A mercy killing of one of the most overrated aspects of politics seems an especially appealing idea amid the tsunami of endorsements flooding the closing days of the Massachusetts primary. Rhyme and reason have been AWOL. Longtime allies have taken opposite sides. And there isn’t much cause to think most of them will make a damn bit of difference next Tuesday.
Say you’re a huge fan of three of Boston’s biggest political stars and champions of criminal justice reform, Mayor Michelle Wu, Congresswoman Ayanna Pressley and State Sen. Lydia Edwards, and looking for guidance on how to vote in the race for Suffolk County DA.
Edwards is with incumbent DA Kevin Hayden, an experienced black prosecutor who might be an inch or so to the right of former DA Rachael Rollins. Wu and Pressley are with City Councillor Ricardo Arroyo, a less-experienced choice who has struggled to cast Hayden as the second coming of Newman Flanagan.
Or at least, they were with Arroyo as this column went to bed, with the film-noir details of allegations he was once investigated for rape still unfolding, charges that have already cost him the endorsements of City Council President Ed Flynn and former Congressman Joe Kennedy III.
At least the DA’s race has direct relevance to city politics, more than can be said of the endorsement bleepshow surrounding the statewide race for Attorney General.
Wu and former acting Mayor Kim Janey are apparently still chafed over shots they took from former City Councillor Andrea Campbell during last year’s mayoral race, and payback is available in the form of class-action lawyer Shannon Liss-Riordan. Senator Elizabeth Warren, an old buddy of Liss-Riordan’s, is also on board, but this puts her at odds with the soon-to-be anointed governor, Maura Healey, who has taken the unusual step of wading into a contested primary to endorse her preferred successor, Campbell. (Not to mention Pressley, who has also backed Campbell.)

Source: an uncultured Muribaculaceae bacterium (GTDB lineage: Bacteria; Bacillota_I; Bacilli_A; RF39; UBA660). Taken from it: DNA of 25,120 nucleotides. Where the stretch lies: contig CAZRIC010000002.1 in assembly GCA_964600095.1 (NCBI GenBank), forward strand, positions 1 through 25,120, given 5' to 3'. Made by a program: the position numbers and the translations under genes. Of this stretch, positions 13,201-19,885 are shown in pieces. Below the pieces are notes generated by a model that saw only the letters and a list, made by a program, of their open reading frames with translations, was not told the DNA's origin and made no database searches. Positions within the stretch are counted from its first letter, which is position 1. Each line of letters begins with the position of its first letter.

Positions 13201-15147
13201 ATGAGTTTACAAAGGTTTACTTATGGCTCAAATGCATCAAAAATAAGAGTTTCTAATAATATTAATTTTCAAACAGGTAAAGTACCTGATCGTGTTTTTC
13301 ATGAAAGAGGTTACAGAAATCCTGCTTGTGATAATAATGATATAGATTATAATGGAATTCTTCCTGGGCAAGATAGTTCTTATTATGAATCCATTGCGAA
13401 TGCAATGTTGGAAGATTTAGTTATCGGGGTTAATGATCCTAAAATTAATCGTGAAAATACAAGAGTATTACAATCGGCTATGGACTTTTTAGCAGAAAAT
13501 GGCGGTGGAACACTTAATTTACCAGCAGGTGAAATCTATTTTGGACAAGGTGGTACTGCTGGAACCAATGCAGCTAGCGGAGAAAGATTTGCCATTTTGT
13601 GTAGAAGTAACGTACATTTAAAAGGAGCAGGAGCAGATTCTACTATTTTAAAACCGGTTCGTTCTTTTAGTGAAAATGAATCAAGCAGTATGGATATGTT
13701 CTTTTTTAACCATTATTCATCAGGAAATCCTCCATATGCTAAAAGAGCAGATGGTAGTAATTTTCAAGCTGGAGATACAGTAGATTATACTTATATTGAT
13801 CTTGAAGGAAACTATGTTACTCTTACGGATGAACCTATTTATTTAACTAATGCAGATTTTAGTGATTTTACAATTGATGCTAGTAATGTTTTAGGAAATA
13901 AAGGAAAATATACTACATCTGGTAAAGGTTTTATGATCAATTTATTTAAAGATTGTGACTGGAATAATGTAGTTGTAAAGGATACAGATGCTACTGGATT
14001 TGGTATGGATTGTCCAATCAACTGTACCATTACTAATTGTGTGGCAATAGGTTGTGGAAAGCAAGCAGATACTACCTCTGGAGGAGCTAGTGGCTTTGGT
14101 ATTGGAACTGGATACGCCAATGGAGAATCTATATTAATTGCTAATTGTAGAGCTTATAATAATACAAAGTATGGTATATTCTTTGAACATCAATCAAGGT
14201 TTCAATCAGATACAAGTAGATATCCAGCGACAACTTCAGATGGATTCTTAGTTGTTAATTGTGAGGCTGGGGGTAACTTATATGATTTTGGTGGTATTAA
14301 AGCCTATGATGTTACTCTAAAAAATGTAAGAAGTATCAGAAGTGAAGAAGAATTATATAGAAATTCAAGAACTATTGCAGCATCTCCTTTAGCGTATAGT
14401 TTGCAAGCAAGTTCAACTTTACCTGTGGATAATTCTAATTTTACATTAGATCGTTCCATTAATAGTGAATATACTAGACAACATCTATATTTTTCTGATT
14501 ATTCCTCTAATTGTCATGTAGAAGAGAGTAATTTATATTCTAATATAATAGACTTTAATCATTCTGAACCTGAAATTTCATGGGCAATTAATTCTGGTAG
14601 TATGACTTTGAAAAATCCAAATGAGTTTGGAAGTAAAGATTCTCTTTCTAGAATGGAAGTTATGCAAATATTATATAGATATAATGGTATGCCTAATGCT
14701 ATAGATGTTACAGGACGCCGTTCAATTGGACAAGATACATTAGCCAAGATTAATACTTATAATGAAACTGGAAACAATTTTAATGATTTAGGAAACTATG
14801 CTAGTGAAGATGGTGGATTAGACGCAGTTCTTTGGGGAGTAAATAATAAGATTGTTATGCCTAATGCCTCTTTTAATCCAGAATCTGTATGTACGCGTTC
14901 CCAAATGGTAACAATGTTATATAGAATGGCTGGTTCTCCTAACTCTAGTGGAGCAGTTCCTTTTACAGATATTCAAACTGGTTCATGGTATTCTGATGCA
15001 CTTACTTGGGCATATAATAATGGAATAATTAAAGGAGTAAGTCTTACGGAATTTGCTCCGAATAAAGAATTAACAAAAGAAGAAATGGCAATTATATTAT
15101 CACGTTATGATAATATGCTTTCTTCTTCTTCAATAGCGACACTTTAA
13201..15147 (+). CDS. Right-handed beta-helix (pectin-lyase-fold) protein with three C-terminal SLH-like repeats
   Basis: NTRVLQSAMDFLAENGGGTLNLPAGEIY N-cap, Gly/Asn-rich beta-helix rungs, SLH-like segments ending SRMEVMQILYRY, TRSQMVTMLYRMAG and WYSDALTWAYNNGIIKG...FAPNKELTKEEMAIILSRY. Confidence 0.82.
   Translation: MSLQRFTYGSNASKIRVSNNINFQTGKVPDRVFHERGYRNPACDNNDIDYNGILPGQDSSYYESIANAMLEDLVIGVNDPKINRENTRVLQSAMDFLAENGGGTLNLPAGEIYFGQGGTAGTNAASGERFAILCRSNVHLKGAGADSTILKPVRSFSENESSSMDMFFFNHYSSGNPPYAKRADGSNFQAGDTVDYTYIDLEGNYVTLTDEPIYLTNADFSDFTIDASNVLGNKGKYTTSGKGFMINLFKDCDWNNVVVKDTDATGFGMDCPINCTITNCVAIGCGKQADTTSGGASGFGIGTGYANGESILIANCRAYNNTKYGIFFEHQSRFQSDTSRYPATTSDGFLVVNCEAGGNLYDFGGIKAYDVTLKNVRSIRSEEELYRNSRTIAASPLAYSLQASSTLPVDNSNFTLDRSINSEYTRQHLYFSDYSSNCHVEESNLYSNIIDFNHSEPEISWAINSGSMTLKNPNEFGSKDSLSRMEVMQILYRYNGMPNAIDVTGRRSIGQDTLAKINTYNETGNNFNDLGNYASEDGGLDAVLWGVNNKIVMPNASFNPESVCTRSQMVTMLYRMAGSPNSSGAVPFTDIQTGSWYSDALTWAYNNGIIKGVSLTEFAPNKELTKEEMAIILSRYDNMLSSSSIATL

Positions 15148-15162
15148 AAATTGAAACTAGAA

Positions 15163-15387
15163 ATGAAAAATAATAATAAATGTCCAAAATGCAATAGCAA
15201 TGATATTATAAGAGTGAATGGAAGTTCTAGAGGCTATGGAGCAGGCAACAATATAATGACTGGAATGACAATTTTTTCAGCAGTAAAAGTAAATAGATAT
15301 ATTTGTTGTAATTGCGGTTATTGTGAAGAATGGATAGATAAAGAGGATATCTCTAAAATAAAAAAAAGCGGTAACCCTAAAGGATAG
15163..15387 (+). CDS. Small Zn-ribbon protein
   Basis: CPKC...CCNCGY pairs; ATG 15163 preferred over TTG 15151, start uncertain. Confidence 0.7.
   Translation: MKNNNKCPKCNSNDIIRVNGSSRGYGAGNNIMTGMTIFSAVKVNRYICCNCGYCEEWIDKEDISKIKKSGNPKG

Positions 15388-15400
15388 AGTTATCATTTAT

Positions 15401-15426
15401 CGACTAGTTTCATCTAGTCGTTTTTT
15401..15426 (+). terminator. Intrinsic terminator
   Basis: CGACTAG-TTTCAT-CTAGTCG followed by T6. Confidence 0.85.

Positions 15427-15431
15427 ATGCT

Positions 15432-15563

If there’s evidence that any of these endorsements are backed by significant money or GOTV resources, it isn’t readily apparent. And ideological consistency is missing. Liss-Riordan may be an appealing candidate, but so much so that Wu, Janey and Warren are willing to deflect the best shot ever at a female AG of color? It looks a lot like the way the good old boys endorsed in the bad old days, driven more by cronyism and score-settling than anything more altruistic.
In low-profile primary contests populated by mostly-unknown candidates, endorsements can conceivably make the difference in a close race, especially labor backing that comes with phone banking and word-of-mouth. But the Globe’s nod didn’t help Campbell survive the mayoral preliminary. Party endorsements are all but meaningless; with the exception of Healey and unopposed Treasurer Deb Goldberg, it’s entirely possible all of the Democratic convention’s picks will lose next week.
And the impact of perhaps the most famous example of a “pivotal” presidential-level endorsement, Ted Kennedy’s 2008 backing of Barack Obama, is overrated. Obama had already won South Carolina by close to 30 points; ask Joe Biden’s 2020 opponents how much that matters.
Yes, the Trump cult is having its way in Republican primaries – so far. But most modern-day voters prefer to think for themselves, and aren’t eagerly awaiting the high sign from other pols. Especially when their motivations are suspect and their messaging is incoherent.
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